It’s worth highlighting early on that this Westfield exhibits neither the dynamic deftness nor the outright agility of its rivals from Caterham. However, neither does it match those cars for expense, so the real question is: just how close does it get?
The first thing to note is that the tall transmission tunnel forces you to adopt one of two driving styles. Either you go neat and tidy, tucking your elbows in and guiding the car using as little lock (corrective or otherwise) as possible – something eminently possible, if a touch perilous, given the car’s somewhat ragged transition from grip to slip – or it’s elbows unashamedly out.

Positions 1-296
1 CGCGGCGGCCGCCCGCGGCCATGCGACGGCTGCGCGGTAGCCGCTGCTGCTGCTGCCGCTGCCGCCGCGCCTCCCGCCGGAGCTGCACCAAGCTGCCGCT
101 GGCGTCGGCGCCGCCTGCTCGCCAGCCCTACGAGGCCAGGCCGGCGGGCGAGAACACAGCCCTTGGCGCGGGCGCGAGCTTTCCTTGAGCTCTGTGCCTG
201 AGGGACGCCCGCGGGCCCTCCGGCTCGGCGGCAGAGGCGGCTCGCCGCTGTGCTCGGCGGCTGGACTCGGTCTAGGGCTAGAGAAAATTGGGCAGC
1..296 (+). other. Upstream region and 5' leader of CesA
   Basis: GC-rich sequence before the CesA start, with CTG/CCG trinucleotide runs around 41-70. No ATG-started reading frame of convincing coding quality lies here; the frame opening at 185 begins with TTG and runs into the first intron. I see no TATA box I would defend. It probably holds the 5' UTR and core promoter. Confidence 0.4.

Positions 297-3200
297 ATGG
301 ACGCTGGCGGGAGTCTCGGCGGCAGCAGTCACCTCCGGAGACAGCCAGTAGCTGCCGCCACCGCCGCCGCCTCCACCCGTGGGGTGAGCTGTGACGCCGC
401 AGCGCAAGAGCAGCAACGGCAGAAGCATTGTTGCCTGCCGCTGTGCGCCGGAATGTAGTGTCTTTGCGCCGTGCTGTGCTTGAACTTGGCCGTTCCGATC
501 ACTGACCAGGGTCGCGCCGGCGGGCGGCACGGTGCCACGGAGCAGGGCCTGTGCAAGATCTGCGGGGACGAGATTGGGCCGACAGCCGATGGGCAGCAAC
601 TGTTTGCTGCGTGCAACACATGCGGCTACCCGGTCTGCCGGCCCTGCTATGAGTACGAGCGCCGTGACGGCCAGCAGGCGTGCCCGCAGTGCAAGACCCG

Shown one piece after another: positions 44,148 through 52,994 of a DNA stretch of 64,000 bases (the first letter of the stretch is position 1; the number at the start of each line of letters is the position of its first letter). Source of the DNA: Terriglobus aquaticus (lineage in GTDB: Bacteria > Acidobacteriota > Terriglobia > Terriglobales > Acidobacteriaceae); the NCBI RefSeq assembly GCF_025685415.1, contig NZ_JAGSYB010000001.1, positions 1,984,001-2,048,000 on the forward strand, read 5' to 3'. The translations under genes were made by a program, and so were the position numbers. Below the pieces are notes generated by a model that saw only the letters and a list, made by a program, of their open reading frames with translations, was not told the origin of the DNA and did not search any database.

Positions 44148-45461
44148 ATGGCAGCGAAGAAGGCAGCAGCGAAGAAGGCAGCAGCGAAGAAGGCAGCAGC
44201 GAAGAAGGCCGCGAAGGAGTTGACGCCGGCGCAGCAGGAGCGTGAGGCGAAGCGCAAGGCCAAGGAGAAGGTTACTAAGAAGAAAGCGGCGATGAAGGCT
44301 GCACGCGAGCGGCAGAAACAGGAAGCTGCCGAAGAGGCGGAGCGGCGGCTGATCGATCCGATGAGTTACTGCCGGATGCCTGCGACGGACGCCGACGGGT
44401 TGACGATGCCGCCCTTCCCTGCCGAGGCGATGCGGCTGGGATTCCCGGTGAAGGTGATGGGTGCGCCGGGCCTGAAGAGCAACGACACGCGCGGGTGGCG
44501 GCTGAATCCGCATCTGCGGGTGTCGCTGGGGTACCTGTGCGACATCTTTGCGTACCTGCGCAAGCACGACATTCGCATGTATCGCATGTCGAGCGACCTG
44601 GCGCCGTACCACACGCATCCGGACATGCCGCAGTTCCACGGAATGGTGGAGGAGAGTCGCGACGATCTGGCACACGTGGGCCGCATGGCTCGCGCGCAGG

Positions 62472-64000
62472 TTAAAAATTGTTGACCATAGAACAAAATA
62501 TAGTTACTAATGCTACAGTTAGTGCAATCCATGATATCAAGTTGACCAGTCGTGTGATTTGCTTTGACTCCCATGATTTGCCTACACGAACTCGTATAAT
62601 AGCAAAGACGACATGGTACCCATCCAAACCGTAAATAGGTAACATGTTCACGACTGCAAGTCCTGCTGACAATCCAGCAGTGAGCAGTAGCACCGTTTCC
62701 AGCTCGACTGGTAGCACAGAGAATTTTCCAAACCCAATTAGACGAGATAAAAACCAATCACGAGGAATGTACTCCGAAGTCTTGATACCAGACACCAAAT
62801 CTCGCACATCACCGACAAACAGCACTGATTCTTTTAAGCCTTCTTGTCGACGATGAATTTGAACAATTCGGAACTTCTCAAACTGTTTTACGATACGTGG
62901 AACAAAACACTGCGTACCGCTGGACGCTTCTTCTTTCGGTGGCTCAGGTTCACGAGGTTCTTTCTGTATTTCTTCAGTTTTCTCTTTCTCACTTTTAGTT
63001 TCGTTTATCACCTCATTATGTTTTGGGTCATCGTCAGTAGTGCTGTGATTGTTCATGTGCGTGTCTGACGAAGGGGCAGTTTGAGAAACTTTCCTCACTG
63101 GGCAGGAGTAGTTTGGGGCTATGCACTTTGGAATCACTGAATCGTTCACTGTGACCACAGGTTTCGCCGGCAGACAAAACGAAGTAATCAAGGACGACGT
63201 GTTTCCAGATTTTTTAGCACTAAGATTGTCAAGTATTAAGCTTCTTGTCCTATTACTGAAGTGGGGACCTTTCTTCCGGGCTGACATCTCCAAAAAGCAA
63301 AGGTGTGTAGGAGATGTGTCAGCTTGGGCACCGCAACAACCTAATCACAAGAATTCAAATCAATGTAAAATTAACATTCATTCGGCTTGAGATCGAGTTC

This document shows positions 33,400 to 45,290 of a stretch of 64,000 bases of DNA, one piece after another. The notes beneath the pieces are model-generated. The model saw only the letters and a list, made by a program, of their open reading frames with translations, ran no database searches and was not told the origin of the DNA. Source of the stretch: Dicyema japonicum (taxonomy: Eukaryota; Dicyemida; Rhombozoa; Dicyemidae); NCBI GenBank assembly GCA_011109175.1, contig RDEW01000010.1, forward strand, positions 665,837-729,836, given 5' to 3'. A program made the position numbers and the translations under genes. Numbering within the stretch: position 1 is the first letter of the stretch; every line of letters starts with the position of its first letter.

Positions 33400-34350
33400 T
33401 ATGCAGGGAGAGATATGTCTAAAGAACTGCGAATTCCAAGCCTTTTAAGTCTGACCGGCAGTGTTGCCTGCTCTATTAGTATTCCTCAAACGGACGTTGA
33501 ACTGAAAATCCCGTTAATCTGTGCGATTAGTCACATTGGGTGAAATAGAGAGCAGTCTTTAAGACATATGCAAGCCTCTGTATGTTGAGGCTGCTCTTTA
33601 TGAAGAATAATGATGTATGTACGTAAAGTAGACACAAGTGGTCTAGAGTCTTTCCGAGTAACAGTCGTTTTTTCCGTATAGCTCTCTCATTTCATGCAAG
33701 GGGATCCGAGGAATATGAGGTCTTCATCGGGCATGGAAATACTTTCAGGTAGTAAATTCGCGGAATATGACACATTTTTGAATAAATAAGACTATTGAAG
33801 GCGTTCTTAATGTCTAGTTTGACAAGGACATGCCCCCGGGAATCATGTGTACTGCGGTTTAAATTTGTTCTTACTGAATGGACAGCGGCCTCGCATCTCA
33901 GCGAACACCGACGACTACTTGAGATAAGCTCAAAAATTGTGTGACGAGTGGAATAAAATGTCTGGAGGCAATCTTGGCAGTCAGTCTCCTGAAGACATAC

You might well find yourself subconsciously opting for the latter, purely because of the physicality of the driving experience.
Our car was equipped with the full gamut of Westfield’s chassis upgrades and naturally featured the marque’s preference for an independent rear axle as opposed to the de Dion set-up employed by Caterham.
It rides and steers well enough at moderate speeds, exhibiting better body control than you might expect (thank those optional anti-roll bars) and a suppleness that most other lightweights would struggle to match.